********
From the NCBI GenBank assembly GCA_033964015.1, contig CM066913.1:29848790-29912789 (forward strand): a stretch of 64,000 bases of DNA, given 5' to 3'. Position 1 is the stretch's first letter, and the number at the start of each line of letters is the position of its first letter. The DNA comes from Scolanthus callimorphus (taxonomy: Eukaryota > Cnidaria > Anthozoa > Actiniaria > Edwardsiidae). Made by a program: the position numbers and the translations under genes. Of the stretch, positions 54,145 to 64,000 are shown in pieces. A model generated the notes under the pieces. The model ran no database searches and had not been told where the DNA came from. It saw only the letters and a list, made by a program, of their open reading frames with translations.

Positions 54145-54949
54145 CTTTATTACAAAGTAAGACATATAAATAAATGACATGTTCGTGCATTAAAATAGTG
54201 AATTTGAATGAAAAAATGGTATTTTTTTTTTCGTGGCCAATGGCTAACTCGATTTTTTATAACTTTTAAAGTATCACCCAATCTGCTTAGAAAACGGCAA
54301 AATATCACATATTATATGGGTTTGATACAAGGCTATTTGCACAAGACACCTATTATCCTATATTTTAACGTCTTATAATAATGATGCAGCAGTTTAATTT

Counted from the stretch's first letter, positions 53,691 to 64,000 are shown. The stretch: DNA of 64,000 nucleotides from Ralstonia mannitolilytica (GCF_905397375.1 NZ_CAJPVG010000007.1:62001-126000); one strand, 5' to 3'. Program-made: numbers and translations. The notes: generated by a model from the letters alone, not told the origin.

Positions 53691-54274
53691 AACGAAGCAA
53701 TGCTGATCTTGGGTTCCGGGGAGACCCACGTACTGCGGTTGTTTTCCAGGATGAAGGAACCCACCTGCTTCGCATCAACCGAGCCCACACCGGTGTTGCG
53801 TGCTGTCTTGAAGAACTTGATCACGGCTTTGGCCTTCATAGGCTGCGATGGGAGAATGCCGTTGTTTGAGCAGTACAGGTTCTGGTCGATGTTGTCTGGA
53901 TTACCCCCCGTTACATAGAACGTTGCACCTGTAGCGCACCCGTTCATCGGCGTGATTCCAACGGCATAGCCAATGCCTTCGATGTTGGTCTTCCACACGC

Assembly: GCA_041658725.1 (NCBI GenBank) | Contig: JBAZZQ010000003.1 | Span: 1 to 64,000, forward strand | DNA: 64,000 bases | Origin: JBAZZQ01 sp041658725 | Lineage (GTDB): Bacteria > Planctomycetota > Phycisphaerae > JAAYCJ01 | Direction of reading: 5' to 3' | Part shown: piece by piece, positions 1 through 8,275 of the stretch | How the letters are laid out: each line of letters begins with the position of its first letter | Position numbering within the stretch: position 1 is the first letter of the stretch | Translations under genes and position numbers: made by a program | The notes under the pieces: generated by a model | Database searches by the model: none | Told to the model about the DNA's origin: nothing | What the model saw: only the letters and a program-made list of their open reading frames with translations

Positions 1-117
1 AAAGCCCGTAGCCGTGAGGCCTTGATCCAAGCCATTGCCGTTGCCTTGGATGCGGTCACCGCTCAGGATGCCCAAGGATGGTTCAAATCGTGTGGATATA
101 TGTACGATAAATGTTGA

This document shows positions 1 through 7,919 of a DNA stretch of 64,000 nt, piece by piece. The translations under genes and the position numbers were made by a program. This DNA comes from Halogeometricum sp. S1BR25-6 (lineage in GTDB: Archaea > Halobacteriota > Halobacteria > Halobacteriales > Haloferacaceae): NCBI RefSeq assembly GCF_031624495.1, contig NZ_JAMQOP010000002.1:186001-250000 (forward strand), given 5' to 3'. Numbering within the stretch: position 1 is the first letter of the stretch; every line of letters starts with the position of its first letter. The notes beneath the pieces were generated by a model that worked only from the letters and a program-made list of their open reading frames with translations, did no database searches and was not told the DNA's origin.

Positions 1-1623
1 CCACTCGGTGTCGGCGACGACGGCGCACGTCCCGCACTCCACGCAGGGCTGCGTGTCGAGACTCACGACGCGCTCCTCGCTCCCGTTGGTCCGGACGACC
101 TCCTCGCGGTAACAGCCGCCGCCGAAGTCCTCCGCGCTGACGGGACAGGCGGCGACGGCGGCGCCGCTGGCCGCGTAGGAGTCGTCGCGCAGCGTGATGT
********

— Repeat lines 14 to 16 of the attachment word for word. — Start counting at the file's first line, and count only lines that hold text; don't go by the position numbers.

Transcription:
1 AAAGCCCGTAGCCGTGAGGCCTTGATCCAAGCCATTGCCGTTGCCTTGGATGCGGTCACCGCTCAGGATGCCCAAGGATGGTTCAAATCGTGTGGATATA
101 TGTACGATAAATGTTGA

This document shows positions 1 through 7,919 of a DNA stretch of 64,000 nt, piece by piece. The translations under genes and the position numbers were made by a program. This DNA comes from Halogeometricum sp. S1BR25-6 (lineage in GTDB: Archaea > Halobacteriota > Halobacteria > Halobacteriales > Haloferacaceae): NCBI RefSeq assembly GCF_031624495.1, contig NZ_JAMQOP010000002.1:186001-250000 (forward strand), given 5' to 3'. Numbering within the stretch: position 1 is the first letter of the stretch; every line of letters starts with the position of its first letter. The notes beneath the pieces were generated by a model that worked only from the letters and a program-made list of their open reading frames with translations, did no database searches and was not told the DNA's origin.